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Plans for BLM emergency horse gather now underway

Plans to gather approximately 450 wild horses on the Stone Cabin Herd Management Area (HMA) are now underway courtesy of the Bureau of Land Management.

The area is located roughly 28 miles east of Tonopah in Nye County.

As stated in a BLM news release, the purpose of the gather is to humanely and safely gather drought-impacted and compromised wild horses within and outside the area.

“Monitoring of the Stone Cabin HMA during spring and summer 2021 revealed limited availability to water and forage,” the release stated. “Due to the exceptional drought, little to no forage grew this year in Stone Cabin Valley. The gather is critical to ensuring the future health of the HMA lands as well as the wild horses in the area, both of which are in jeopardy due to herd overpopulation, limited water, and extremely limited forage.”

Gathering methods

The BLM operation is utilizing temporary bait and water traps consisting of a series of corral panels stocked with water and hay.

No helicopters will be used, according to the release.

The release went on to state that the declining range conditions, coupled with overpopulation, have led to a decline in body condition scores (BCS) of the wild horse population.

The body condition score of horses is based on the degree of fat cover and is a good indicator of a horse’s general health, the release stated.

“The average body condition of horses in the HMA is a BCS of 3.0 (thin), and many of the horses have a BCS of 2.0 (very thin), with some horses observed as a BCS 1 (emaciated),” the release noted. “Several springs are available to sustain minimal water needs, but with no forage, the condition of the horses is expected to continue to decline and lead to widespread suffering and death throughout the remaining summer months.”

Hoping for rainfall

Further, the release noted that through the removal of excess wild horse populations, the BLM aims to support recovery from exceptional drought conditions and the return of key perennial grasses once normal precipitation patterns return.

The action will ensure future herd health and fitness, while livestock grazing permittees have already removed livestock due to the absence of forage and exceptional drought conditions.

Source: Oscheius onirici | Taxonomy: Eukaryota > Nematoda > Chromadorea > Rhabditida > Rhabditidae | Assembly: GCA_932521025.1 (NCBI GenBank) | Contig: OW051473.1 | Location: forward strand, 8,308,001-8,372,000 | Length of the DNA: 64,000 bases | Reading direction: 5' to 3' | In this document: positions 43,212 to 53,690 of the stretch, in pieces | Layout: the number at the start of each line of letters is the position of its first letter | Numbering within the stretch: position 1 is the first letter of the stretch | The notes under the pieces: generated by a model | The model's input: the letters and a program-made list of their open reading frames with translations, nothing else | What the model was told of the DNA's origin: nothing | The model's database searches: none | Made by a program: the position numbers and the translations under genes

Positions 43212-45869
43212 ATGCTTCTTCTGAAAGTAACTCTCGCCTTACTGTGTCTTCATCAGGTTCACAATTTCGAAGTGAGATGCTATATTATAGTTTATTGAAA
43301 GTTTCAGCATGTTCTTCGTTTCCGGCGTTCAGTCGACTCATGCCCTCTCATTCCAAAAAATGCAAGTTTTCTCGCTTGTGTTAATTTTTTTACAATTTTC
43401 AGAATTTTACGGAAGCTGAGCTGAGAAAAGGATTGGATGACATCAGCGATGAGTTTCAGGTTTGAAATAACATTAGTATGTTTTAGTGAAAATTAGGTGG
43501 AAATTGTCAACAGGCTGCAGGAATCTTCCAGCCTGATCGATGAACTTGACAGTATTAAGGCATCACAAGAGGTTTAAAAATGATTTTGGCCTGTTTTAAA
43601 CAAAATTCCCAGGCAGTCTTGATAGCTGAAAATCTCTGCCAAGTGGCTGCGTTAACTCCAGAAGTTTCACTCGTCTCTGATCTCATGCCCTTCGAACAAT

The BLM will continue to monitor resource conditions, according to the release.

“Due to herd overpopulation and severe drought conditions, in much of the district and particularly in the Stone Cabin area, we monitor, plan and conduct gathers like this to ensure the health of the wild horses as well as the health of federal rangelands,” said Doug Furtado, Battle Mountain District manager. “As always, we are committed to conducting safe and humane gather operations as we work to protect animal health and prevent unnecessary death due to starvation.”

Humane treatment

Moreover, the release said that the BLM’s priority is to conduct safe, efficient, and successful wild horse gather operations while ensuring humane care and treatment of all animals gathered.

“The BLM and its contractors will use the best available science and handling practices for wild horses and burros while meeting the overall gather goals and objectives in accordance with the Comprehensive Animal Welfare Policy. “Due to the nature of the bait and water trap method, wild horses are reluctant to approach the trap site when there is too much activity, thus only essential gather operations personnel will be allowed at the trap site during gather operations conducted by Cattoor Livestock Roundup, Inc. located in Nephi, Utah.”

New home

Additionally, all wild horses identified for removal will be transported to the Sutherland Off-Range Corrals in Utah, where they will be checked by a veterinarian and readied for the BLM’s wild horse and burro adoption and sale program.

The Stone Cabin HMA encompasses more than 407,700 acres of public and private lands.

The Appropriate Management Level (AML) for the Stone Cabin HMA is 218-364 wild horses.

A helicopter inventory flight completed last month determined that approximately 1,037 wild horses were identified, including foals, within the HMA, the release stated.

The most recent gather was completed in 2016.

For information on how to adopt or purchase a wild horse or burro, visit www.blm.gov/whb.

Contact reporter Selwyn Harris at sharris@pvtimes.com. On Twitter: @pvtimes

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